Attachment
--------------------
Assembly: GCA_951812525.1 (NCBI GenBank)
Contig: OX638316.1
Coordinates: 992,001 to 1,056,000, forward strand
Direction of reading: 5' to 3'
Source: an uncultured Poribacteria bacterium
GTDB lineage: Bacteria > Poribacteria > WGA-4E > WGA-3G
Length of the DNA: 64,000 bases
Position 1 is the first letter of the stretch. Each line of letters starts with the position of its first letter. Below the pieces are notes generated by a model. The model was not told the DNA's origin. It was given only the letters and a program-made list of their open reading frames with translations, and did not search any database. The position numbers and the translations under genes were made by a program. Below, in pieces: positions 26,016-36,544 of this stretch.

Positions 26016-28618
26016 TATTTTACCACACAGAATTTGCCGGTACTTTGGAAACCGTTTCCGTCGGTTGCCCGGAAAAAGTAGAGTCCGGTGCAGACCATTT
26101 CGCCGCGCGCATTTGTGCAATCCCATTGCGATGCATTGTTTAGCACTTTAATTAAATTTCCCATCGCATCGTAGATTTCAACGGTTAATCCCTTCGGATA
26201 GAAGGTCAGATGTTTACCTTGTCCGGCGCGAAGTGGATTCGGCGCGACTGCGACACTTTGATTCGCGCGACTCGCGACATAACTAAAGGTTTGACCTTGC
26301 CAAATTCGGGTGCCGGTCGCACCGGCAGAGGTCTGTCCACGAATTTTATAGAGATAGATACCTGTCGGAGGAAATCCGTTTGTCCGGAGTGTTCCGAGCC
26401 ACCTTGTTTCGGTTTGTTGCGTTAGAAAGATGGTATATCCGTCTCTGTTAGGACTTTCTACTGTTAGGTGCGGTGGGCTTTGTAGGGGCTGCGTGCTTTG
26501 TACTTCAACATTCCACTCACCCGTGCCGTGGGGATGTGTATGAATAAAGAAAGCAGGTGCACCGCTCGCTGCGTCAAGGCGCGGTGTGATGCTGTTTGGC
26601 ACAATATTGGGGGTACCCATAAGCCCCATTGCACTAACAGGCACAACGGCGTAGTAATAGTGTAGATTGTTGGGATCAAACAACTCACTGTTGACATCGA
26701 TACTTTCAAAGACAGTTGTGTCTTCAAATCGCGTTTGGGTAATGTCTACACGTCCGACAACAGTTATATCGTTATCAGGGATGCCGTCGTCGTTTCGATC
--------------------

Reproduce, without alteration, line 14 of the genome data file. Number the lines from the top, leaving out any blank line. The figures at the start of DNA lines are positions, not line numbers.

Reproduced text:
26401 ACCTTGTTTCGGTTTGTTGCGTTAGAAAGATGGTATATCCGTCTCTGTTAGGACTTTCTACTGTTAGGTGCGGTGGGCTTTGTAGGGGCTGCGTGCTTTG